"We are not experts and we cannot analyze the raw data, but we need to see the deduction process and judge by ourselves if every step was solid," he said. "We still need to know where the plane is and what is the truth. We know the likelihood that our beloved ones have survived is slim, but it is not zero."

Sarah Bajc, whose husband was on the flight, has been at the forefront of a campaign to press the government for more transparency.

She said that "a half dozen very qualified people were looking" at the information and she hoped to have their conclusions soon.

The investigators were forced to rely on the Inmarsat data because the plane's other communication and navigation systems were disabled. They determined the plane's direction by measuring the frequency of the signals sent to the satellite. By considering aircraft performance, the satellite's location and other known factors such as the amount of fuel on board, they determined the plane's final location was to the south of the satellite.

In early April, search crews picked up a series of underwater signals in the area the satellite data indicated was the likely crash site. The signals appeared to be consistent with the "pings" from aircraft black boxes, which contain flight data and cockpit voice recordings. The head of the search operation, Angus Houston, said the signals were "a most promising lead" and hopes were initially high for a breakthrough, but an intensive search by an unmanned submarine found nothing.

In an interview with CNN earlier this week, Inmarsat chief engineer Mark Dickinson said the planned release of the satellite data would not be enough for independent researchers to replicate the calculations. Some aviation experts have speculated that governments might not want to release all the data, or other needed information on the satellite system, because of commercial or national security reasons.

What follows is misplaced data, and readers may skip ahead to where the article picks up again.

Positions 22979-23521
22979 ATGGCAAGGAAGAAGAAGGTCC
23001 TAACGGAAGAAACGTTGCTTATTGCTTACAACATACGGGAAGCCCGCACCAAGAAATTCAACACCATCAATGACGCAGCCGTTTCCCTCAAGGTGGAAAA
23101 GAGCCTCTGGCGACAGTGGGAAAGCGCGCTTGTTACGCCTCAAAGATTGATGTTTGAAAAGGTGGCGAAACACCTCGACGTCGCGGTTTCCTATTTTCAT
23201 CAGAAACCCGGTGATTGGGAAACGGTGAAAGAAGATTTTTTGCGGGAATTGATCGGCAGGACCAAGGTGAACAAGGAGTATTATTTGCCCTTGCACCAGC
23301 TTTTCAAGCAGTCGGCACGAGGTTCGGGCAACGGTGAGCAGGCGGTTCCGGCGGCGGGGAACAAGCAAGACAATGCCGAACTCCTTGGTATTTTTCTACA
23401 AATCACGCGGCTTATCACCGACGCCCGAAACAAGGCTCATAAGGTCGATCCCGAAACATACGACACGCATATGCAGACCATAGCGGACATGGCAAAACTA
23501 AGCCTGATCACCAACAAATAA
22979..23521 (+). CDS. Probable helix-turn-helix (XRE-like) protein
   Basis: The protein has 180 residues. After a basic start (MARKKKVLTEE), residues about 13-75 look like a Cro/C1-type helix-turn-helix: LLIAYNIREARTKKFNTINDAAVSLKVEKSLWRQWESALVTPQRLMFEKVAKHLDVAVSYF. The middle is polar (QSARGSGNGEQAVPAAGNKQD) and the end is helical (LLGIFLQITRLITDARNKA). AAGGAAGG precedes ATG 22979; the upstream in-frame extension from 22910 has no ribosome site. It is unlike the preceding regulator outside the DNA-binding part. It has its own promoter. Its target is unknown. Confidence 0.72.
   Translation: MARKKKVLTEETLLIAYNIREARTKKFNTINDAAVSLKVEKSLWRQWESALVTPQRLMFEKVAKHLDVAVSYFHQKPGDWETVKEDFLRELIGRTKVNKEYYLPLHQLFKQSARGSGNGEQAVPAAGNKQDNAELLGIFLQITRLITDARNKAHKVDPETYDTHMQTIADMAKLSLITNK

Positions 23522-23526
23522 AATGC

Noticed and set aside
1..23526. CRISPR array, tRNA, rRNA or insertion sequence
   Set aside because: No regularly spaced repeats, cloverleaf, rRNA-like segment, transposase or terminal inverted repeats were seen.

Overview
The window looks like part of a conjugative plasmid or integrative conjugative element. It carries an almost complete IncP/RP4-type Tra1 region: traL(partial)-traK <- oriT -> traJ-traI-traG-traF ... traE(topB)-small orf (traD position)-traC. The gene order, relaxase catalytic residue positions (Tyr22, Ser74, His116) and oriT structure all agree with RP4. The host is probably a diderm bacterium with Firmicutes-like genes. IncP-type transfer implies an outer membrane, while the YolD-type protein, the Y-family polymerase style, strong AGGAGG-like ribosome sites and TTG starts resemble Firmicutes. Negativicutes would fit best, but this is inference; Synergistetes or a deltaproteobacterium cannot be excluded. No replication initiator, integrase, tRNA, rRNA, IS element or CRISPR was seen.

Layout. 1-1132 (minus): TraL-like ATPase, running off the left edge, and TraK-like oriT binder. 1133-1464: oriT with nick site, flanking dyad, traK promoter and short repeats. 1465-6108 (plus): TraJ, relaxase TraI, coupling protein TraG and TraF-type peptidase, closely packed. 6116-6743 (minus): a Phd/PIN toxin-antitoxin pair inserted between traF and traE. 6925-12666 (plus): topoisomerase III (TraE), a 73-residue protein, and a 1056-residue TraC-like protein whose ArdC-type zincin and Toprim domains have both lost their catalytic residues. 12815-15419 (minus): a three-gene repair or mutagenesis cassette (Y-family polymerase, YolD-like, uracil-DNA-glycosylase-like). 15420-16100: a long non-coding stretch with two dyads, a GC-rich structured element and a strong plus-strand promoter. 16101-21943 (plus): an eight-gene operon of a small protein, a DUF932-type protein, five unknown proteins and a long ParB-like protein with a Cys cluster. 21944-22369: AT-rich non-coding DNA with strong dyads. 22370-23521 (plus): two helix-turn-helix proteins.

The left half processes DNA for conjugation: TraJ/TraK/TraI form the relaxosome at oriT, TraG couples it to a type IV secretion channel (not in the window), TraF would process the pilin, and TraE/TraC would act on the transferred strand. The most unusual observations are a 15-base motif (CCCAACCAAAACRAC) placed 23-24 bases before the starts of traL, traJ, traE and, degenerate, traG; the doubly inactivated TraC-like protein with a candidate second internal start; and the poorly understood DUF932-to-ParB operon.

But Dickinson said he was highly confident of the data.

"This data has been checked, not just by Inmarsat but by many parties, who have done the same work, with the same numbers, to make sure we all got it right, checked it with other flights in the air at the same, checked it against previous flights in this aircraft," he said. "At the moment there is no reason to doubt what the data says."

Congregating in Internet chat rooms and blogs, many scientists, physicists and astronomers have been trying to replicate the math used to determine the southern route, either as an intellectual exercise or out of a belief they are helping the relatives or contributing to transparency in the investigation.

Duncan Steel, a British scientist and astronomer, said some of the data "may" explain the belief that the aircraft went south rather than north, but that a further confirmation would take a day or so. But he too was disappointed. "One can see no conceivable reason that the information could not have been released nine or 10 weeks ago. Even now, there are many, many lines of irrelevant information in those 47 pages," he said in an email.

The final "handshake" message sent to the satellite didn't coincide with the previous, hourly pings.

In a report on its website titled "Considerations on defining the search area," the Australian Transport Safety Bureau said the last message was a "logon request from the aircraft that was consistent with satellite communication equipment on the aircraft powering up following a power interruption."

It said the interruption may have been caused by fuel exhaustion, a potentially significant finding.

Given that investigators believe the plane was deliberately diverted, the role of the pilots has come under scrutiny. Much of the speculation has centred on whether the aircraft could have suffered a mechanical failure in which the pilots struggled to regain control before all on board were somehow incapacitated, or whether it was crashed deliberately.

___

Brummitt contributed from Hanoi, Vietnam. Associated Press writers Kristen Gelineau in Sydney and Didi Trang in Beijing contributed to this report.